Vermeulen also co-authored, with Guthrie S. Birkhead, the article “Sustainability of Psychological First Aid Training for the Disaster Response Workforce” in the American Journal of Public Health.

Professor Eugene Heath (Philosophy) published “The Poor Lady Immured: Notes on Public Philosophy,” in Metaphilosophy, as well as two articles, “Ambition” and “Sympathie,” in the collection Passions Sociales, edited by Gloria Origgi.


Associate Professor Benjamin Junge (Anthropology), along with co-authors Charles H. Klein (Portland State University) and Sean T. Mitchell (Rutgers University), won a 2019 Brazil Section Prize for “Best Article in Social Sciences (Sérgio Buarque de Holanda prize)” for their article, “Naming Brazil’s Previously Poor: ‘New Middle Class’ as an Economic, Political, and Experiential Category,” published in Economic Anthropology.

Professor Nancy Kassop (Political Science) earned a Chancellor’s Award for Excellence in Scholarship and Creative Activities.



Assistant Professor Dan Li (Psychology) coauthored, with D. K. Duys and D. H. Granello, the article “Interactional Patterns of Clinical Supervision: Using Sequential Analysis” in Asia Pacific Journal of Counselling and Psychotherapy. She also published, with Y. Liu, R. Jacoby and H. Jang, “A Content Analysis of Adoption Research in Counseling Journals: A 30-year Review” in The Family Journal: Counseling and Therapy for Couples and Family, and the article “Supervising Asian International Counseling Students: Using the Integrative Developmental Model (IDM)” (coauthored with Y. Liu and I. Lee) in the Journal of International Students. Liu received the 2018 Association for Counselor Education and Supervision (ACES) Research Grant Award.

Associate Professor Bruce Milem (Philosophy) published the article “Two Myths of Sisyphus” in Philosophy and Literature. Though philosophers often interpret the myth of Sisyphus as an expression of absurdity and meaninglessness, Milem offers two ways of seeing a meaning or point in Sisyphus’ labors.


Assistant Professor Simin Mozayeni (Economics) earned a Chancellor’s Award for Excellence in Faculty Service. Mozayeni also coauthored, with Uni Pillai (SUNY Polytechnic) and New Paltz alumni Rui Wang ’15 (Economics), the invited publication “Consumers Behind Solar Energy: A Case Study of Households’ Demand for Four OECD Countries” in the Journal of Strategy and Innovation and Sustainability.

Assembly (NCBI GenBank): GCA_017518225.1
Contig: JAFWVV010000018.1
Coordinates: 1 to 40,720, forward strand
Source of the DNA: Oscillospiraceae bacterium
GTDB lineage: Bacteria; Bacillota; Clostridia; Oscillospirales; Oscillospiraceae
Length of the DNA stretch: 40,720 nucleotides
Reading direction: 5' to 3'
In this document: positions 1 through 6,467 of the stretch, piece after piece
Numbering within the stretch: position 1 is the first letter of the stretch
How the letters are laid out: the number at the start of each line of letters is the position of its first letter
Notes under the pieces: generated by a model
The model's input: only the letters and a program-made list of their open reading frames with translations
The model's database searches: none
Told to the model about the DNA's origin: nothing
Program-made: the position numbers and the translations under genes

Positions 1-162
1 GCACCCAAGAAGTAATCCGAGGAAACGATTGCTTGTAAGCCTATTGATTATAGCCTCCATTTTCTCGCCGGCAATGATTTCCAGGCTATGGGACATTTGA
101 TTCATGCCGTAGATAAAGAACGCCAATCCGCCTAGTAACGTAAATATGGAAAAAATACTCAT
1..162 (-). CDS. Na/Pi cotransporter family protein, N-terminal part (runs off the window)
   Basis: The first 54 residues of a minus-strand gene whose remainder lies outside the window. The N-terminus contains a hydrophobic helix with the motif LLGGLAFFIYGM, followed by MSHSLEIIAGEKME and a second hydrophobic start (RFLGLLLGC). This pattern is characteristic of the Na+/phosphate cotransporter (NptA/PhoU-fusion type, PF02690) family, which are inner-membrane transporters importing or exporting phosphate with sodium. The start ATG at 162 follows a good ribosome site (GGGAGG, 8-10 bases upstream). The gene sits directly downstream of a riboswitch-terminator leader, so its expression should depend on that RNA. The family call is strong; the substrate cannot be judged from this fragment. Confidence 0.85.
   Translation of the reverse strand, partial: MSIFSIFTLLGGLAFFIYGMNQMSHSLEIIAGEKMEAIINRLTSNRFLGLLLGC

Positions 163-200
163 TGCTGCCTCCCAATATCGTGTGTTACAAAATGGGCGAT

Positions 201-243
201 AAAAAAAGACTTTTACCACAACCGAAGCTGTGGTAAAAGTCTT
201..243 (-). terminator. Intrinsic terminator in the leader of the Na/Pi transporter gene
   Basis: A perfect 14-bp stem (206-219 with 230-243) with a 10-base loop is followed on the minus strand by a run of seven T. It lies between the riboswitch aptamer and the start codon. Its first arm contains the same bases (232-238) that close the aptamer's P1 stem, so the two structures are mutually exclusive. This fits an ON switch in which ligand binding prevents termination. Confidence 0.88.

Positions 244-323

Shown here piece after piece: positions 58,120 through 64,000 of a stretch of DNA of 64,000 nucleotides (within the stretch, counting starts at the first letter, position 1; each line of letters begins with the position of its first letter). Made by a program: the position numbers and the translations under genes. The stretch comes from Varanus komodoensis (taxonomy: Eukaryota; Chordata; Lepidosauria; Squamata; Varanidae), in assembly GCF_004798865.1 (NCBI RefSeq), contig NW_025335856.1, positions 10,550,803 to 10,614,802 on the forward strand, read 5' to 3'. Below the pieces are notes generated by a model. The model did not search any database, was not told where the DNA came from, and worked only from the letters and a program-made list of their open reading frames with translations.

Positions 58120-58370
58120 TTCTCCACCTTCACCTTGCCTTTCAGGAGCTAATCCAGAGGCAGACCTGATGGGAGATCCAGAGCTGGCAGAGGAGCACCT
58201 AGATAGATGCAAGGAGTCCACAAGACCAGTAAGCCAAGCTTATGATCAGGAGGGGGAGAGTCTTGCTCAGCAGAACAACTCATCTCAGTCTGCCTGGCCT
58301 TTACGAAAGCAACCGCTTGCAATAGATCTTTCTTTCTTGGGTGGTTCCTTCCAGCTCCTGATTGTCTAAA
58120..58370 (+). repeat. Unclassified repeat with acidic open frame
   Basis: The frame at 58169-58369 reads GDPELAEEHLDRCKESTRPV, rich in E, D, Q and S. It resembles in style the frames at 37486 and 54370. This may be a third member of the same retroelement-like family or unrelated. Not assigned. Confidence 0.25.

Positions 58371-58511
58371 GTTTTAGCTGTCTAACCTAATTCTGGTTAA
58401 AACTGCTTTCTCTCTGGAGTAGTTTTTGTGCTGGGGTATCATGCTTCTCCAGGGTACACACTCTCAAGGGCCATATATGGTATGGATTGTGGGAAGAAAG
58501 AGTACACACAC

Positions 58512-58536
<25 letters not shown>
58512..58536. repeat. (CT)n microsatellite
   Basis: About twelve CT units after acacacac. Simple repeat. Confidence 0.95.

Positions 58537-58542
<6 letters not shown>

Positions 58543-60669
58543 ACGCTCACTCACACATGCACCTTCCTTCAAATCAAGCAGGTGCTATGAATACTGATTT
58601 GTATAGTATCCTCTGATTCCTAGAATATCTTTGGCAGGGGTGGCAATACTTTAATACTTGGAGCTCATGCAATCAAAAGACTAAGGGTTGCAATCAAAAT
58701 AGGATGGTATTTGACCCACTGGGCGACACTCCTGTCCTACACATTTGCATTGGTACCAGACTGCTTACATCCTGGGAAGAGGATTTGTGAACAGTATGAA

Associate Professor Cyrus Mulready (English) published the essay “From Table Books to Tumblr: Recollecting the Microgenres of the Early Modern Stage in Social Media,” in Shakespeare Survey.


Associate Professor Lisa Phillips (Digital Media and Journalism) published “On Being Unfair: The Ethics of the Memoir-Journalism Hybrid” in Ethical Space: The International Journal of Communication Ethics.


Lecturer Vanessa Plumly (Languages, Literatures & Culures) published the article “Heimat Transgressions, Transgressing Heimat: Black/Afro-German Diasporic (Per)Formative Acts in the Decolonization of the German Heimat Landscape as a White National Spacetime,” in The Berlin Republic: 25 Years on/of German Reunification.


Distinguished Professor Louis Roper (History) gave the invited talk “Colonial New York and the World of Jacob Leisler,” for the Hudson Area Library Lecture Series in March (in collaboration with Greenport Historical Society, the Jacob Leisler Center for the Study of Early New York History and the Gotham Center for New York City History). Roper also gave the annual Mary Young Alumni Lecture, “Global Pursuits: English Overseas Initiatives of the Long Seventeenth Century” at the University of Rochester in April.

Professor Anne Roschelle (Sociology; Women’s, Gender, and Sexuality Studies) received the 2018-19 College of Liberal Arts & Sciences Excellence in Service Award. Roschelle also appeared on the April 29 edition of WAMC’s nationally-syndicated program “The Academic Minute,” to discuss the humanitarian crisis involving unaccompanied minors at the U.S.-Mexico border.

Associate Professor Vicki Tromanhauser (English) was named the 2018-19 College of Liberal Arts & Sciences Teacher of the Year.



Associate Professor Roberto Vélez‑Vélez (Sociology) and co-author Jacqueline Villarrubia‑Mendoza published the article “Cambio Desde Abajo y Desde Adentro: Notes on Centros de Apoyo Mutuo in Post‑María Puerto Rico” in Latino Studies.